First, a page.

And last but not least, they had McCoy Tyner on solo piano. He played some really nice (mostly original) tunes – Fly With the Wind (he actually played it twice), I Should Care, ¬†Blues on the Corner, African Village. A lot of people are saying how he doesn’t have the facility on the piano that he used to, but I think he still sounds totally extraordinary. At 86. And he is actually one of the very few of the real giants who’s still playing, so it’so feels really special to hear him live.

It was such a lovely day at the Marcus Garvey park and the weather was just perfect. The only REALLY annoying thing was how the folks at the Drummer’s Circle (not far from the main stage!) were drumming the whole time through the event. How come there are people that wouldn’t have courtesy to such a lovely event and great musicians, not to mention that on the big stage there were drummers like Nasheet Waits, Rudy Royston, Justin Brown playing? The sound in general was a bit too silent for the whole lawn area, and for that reason the drumming near by was especially painful for the interested listener. But despite all that, a really nice day in Harlem, was worth going! ūüôā

Gilad Hekselman Trio @ Bar Next Door

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Justin Brown, Matt Penman, Gilad Hekselman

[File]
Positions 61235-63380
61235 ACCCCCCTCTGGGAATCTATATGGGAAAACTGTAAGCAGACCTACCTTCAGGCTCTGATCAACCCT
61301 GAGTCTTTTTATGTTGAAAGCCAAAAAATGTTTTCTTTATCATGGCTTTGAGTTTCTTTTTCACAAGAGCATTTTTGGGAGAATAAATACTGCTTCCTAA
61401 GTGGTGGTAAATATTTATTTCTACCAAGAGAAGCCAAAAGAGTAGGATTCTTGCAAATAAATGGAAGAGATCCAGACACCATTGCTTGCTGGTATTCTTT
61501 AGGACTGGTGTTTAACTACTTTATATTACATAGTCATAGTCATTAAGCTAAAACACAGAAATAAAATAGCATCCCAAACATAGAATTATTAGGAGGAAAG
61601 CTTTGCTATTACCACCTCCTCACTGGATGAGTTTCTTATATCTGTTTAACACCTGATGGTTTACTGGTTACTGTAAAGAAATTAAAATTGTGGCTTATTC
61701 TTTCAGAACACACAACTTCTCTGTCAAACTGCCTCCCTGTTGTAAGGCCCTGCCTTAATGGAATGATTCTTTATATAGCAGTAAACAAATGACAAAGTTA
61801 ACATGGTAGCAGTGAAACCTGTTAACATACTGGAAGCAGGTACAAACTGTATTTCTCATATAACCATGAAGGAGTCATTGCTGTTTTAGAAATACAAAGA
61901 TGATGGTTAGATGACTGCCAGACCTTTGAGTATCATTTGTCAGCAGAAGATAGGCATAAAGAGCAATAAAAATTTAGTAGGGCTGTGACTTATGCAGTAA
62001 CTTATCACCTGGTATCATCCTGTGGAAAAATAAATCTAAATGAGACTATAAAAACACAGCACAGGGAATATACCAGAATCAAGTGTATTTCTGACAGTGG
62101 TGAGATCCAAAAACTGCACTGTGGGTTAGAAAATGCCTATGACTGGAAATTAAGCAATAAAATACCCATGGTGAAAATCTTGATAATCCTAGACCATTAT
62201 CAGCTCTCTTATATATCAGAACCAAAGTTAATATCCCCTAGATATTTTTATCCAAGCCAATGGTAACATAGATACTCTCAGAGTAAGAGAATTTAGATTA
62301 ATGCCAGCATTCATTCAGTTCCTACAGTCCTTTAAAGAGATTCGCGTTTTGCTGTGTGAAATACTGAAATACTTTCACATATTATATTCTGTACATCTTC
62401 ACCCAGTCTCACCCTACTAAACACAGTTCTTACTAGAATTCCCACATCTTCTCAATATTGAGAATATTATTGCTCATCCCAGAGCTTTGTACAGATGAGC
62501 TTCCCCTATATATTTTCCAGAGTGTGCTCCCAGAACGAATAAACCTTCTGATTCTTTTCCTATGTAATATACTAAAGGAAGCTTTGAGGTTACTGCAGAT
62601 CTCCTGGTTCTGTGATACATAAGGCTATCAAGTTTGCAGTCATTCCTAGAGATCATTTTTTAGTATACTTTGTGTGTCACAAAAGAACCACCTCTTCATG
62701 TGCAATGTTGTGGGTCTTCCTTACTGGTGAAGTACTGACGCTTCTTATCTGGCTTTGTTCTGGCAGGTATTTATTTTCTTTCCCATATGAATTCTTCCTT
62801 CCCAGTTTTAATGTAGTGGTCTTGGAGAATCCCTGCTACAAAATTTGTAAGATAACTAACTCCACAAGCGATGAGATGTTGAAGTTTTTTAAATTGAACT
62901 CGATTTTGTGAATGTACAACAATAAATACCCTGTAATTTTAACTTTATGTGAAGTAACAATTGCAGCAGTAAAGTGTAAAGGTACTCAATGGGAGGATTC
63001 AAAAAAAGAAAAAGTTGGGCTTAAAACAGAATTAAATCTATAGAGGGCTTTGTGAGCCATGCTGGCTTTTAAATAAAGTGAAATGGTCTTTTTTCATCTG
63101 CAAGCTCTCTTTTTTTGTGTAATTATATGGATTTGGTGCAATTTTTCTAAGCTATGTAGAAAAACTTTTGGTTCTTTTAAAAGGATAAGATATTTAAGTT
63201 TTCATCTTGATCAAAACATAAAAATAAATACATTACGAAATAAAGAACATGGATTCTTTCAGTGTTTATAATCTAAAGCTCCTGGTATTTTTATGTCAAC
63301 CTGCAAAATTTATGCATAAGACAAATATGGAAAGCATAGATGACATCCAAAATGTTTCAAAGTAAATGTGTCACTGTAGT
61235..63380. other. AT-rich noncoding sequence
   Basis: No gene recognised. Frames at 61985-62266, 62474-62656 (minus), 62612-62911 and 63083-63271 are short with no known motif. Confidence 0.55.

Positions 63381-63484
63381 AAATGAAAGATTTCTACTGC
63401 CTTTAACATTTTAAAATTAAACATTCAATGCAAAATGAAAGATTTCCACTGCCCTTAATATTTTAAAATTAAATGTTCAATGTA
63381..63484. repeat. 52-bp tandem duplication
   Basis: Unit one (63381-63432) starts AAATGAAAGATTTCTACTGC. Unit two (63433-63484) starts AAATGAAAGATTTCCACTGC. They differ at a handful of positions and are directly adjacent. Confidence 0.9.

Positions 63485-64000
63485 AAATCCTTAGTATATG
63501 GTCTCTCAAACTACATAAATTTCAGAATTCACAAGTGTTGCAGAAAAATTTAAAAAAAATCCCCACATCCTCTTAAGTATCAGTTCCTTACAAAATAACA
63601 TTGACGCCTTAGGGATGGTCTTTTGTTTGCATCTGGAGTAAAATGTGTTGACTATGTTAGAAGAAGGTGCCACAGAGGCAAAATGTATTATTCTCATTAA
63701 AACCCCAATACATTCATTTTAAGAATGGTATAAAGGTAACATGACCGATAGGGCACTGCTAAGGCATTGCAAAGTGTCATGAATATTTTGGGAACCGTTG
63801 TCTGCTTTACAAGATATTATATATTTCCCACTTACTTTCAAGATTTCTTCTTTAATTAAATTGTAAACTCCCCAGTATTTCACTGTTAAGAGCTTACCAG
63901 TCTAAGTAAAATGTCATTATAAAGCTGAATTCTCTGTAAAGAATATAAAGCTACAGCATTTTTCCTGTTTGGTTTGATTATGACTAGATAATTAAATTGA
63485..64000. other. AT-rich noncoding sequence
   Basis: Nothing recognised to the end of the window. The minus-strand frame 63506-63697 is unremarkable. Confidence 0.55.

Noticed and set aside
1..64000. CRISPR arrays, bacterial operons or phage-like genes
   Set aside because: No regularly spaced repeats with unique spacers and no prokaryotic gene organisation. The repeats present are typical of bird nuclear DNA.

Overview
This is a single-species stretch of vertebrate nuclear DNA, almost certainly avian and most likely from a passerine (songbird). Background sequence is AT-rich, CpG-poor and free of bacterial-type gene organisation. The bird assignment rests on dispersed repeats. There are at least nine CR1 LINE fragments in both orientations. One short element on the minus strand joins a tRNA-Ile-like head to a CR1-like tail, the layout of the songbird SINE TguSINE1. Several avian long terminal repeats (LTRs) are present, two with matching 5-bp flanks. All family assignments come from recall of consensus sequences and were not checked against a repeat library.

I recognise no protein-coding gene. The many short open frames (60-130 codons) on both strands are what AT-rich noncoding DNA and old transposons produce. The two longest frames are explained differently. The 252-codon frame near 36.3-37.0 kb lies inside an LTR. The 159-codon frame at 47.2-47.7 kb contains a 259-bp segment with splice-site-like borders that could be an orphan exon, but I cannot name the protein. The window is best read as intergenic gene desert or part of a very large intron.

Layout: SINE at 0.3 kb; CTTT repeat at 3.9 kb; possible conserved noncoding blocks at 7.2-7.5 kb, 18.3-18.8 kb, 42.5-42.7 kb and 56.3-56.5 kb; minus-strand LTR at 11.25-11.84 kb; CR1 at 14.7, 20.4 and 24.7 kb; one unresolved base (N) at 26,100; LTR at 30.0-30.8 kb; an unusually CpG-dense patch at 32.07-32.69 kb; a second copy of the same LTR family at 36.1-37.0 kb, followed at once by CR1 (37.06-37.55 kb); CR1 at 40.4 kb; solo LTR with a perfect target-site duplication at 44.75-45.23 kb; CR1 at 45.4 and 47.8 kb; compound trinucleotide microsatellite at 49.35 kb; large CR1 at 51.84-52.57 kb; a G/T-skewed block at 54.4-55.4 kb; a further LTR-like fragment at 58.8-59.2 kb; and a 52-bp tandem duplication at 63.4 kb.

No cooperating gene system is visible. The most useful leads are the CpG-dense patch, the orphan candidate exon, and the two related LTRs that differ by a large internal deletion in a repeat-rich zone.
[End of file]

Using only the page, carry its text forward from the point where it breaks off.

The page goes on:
With Justin Brown on drums and Matt Penman on bass. They played standards such as Good Bait, How Deep Is the Ocean, Countdown, We’ll Be Together Again and one of Gilad’s originals. I liked the show actually, especially Justin Brown’s energy in it. Otherwise, there is something rhythmically complicated in what Gilad does, which is still confusing to me. ¬†Ari Hoenig demonstrates these things in his book – ¬†“Intro to polyrhythms,¬†contracting and expanding time within the form”. As a listener I sometimes I feel it breaks the flow of rhythm for me even though as a concept I’m sure this is one of the most fascinating “new” things out there, which definitely should interest a lot of musicians.

Written by Ines

August 3, 2010 at 1:11 pm

Saschal Vasandani’s Who shot the messenger @ the Jazz Gallery

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Sachal Vasandani's project @ the Jazz Gallery

I don’t know how I even got there, really. Was supposed to meet a friend. And I did and it was cool. But I just didn’t like the music. No judgments, just wasn’t for me at all at that moment. Justin Brown on drums was really cool. Ben Williams on bass, the winner of this year’s Monk Competition didn’t impress me as much as I would have expected. Sachal himself wasn’t really singing so much, mostly just rocking along on the side (actually, the atmosphere of the concert was great, if I didn’t hear it it would have seemed like an awesome show). The girls were somewhat off key, too much for that kind of project, with written parts. The compositions and the concept seemed too simplistic for my image of the Jazz Gallery. Really don’t want to be mean here, but I don’t think I’m going to go hear any more jazz singers. Unless they’re Gretchen Parlato or something.